Metro News: University of Toronto’s solution for 3D printed artificial limbs going global

In the Media

Metro News: University of Toronto’s solution for 3D printed artificial limbs going global

“Sitting in a hospital in southern Uganda, University of Toronto researcher Matt Ratto had a brief moment of disbelief.

A 4-year-old girl named Roseline was trying on her new prosthetic leg, part of it made with a 3D printer in a process Ratto helped develop.”

Read more on Metro News.

The Daily Monitor: You can now have an artificial limb printed for you

In the Media

The Daily Monitor: You can now have an artificial limb printed for you

Image by Beatrice Nakibuuka.

“Six-year-old Samson Walusimbi is one of the patients at the orthopaedic workshop waiting to get his 3D printed limb. He had a limb that had been made traditionally but it was not fitting well. He had to take it back to get one that fits better.

Walusimbi was taken to Comprehensive Rehabilitation Services in Uganda (CoRSU) by his grandmother Joyce Nakintu after his left foot had got rotten. He injured his foot while he was playing at the age of three but did not get immediate treatment.”

Read more on the Daily Monitor.

3ders.org: Nia Technologies receives $1.5M CAD to develop ‘3D PrintAbility’ 3D printed prosthesis project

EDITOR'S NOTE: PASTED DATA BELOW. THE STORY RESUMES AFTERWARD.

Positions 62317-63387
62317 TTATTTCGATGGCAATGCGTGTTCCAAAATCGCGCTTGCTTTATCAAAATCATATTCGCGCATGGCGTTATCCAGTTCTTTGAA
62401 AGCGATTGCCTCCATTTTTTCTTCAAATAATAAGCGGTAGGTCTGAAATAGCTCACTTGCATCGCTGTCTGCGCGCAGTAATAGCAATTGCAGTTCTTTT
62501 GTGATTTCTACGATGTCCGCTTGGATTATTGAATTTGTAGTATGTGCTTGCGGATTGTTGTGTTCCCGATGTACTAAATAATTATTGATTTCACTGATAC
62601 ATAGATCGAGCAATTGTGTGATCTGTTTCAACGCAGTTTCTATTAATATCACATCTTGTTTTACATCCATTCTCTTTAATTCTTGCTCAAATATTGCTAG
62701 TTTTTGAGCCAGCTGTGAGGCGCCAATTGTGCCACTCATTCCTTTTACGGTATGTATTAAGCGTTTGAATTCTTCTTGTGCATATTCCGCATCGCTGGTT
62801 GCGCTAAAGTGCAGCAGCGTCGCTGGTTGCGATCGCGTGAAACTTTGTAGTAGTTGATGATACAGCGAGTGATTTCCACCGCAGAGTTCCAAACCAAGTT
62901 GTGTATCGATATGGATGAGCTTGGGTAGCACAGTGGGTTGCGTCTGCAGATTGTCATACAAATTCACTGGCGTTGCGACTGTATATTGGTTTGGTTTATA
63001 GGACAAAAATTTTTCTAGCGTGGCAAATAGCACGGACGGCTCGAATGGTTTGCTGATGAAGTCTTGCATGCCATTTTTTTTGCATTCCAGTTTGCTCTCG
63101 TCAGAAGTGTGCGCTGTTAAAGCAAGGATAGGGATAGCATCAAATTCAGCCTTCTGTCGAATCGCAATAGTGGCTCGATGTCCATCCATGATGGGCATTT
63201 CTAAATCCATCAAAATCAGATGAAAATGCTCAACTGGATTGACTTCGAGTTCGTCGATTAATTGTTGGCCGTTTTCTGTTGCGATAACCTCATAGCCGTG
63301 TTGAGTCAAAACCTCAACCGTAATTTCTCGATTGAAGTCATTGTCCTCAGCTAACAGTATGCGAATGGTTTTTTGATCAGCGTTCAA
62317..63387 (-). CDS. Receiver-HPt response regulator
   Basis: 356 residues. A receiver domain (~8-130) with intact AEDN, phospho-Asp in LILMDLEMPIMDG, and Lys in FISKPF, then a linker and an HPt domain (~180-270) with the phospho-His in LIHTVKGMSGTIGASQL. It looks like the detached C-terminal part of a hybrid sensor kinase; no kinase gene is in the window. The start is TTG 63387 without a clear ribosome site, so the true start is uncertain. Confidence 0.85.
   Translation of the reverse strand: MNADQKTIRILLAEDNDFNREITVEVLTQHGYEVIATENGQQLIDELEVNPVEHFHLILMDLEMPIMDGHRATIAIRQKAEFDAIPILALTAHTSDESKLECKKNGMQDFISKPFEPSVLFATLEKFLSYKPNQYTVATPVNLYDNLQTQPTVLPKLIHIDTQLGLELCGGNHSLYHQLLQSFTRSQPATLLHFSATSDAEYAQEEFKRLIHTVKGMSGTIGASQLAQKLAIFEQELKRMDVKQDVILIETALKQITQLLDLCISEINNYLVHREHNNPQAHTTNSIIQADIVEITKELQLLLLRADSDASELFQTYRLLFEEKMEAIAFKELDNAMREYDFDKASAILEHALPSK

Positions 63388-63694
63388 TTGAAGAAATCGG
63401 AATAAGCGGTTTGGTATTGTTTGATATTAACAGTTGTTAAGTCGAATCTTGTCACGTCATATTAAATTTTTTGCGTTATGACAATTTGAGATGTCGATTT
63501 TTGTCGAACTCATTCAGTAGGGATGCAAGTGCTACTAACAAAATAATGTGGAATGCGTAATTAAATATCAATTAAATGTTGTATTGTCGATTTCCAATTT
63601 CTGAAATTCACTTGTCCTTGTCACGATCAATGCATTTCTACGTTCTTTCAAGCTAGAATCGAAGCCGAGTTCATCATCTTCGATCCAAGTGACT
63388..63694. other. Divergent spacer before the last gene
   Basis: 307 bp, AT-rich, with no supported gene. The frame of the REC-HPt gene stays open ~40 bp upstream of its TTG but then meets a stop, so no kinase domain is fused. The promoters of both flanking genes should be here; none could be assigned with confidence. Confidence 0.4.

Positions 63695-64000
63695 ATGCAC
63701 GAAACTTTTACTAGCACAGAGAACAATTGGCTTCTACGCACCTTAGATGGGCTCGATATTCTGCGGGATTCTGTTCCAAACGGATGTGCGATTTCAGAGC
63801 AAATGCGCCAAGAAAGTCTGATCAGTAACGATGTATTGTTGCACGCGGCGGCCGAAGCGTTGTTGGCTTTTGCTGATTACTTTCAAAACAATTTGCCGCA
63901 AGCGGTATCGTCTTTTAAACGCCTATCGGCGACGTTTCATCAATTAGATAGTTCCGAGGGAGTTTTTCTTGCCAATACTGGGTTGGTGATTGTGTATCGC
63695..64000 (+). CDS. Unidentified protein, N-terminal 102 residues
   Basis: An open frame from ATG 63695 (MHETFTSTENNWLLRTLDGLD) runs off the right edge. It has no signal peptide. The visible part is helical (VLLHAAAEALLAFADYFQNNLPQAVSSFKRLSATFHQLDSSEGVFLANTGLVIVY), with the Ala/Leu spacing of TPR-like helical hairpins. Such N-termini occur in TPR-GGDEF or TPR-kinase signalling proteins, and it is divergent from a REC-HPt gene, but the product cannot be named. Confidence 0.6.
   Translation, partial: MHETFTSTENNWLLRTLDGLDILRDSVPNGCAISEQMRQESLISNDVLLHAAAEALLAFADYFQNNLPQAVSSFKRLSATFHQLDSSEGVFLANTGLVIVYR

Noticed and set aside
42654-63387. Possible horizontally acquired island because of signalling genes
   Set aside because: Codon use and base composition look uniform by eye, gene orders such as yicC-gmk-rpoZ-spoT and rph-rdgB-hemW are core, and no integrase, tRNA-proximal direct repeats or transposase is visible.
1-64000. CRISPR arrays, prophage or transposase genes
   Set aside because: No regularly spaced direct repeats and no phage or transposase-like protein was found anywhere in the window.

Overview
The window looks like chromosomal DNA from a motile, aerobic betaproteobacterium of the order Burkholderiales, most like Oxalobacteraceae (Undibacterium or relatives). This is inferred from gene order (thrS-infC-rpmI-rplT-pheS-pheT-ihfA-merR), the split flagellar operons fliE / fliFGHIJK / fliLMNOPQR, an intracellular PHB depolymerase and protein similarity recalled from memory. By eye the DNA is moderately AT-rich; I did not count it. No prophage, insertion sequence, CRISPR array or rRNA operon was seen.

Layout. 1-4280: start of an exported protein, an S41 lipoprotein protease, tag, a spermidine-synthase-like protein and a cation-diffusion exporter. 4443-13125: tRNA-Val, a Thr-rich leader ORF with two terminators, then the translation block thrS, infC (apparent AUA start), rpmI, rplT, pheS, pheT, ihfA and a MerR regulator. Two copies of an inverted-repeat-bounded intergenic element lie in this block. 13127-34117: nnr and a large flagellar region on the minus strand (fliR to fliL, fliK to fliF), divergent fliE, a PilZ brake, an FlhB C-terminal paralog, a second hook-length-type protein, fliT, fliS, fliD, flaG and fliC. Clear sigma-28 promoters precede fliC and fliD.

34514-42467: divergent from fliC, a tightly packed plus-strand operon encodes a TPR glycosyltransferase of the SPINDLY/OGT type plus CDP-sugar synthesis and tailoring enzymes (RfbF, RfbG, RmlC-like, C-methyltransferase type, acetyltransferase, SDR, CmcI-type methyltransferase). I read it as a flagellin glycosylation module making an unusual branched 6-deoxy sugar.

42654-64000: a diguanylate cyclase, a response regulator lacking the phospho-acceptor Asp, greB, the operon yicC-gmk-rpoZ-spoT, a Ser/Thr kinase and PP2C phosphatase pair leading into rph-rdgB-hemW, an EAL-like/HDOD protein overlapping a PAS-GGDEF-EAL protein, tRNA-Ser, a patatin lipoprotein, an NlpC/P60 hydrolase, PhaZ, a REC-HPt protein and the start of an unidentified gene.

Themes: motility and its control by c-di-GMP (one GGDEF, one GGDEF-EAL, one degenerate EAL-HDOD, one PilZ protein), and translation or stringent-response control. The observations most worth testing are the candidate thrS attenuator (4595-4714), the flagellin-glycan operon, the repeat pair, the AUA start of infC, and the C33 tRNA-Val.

In the Media

3ders.org: Nia Technologies receives $1.5M CAD to develop ‘3D PrintAbility’ 3D printed prosthesis project

Originally conceived by established nonprofit organization cbm Canada, (Nia Technologies’ parent organization) 3D PrintAbility is a 3D scanning and printing project, described by Nia as a “deployable digital toolchain”, which aims to deliver 3D printed prosthetic devices to children in developing countries. By combining affordable 3D scanning technologies with versatile 3D printing systems, Nia hopes to improve the lives of countless individuals in the developing world, where there is a shortage of affordable medical solutions and trained prosthetists.

Read the full article on 3ders.org. 

Phys.org: Bringing 3D prosthetic printing to developing countries

In the Media

Phys.org: Bringing 3D prosthetic printing to developing countries

“According to the World Health Organization, approximately 30 million people in low-income countries require prosthetic limbs, braces or other assistive devices. To make things even tougher, the vast majority who require these devices don’t have access to rehabilitation services.

Until now, that is.

Thanks to a Canadian non-profit called Nia Technologies – supported by University of Toronto research – children with disabilities in developing countries may soon have better access to high-quality and better-fitting prosthetics.”

Read the full article on Phys.org. 

U of T News: Nia Technologies brings 3D prosthetic printing to developing countries

In the Media

U of T News: Nia Technologies brings 3D prosthetic printing to developing countries

April 18, 2016

Originally published in U of T News by Dominic Ali. 

According to the World Health Organization, approximately 30 million people in low-income countries require prosthetic limbs, braces or other assistive devices. To make things even tougher, the vast majority who require these devices don’t have access to rehabilitation services.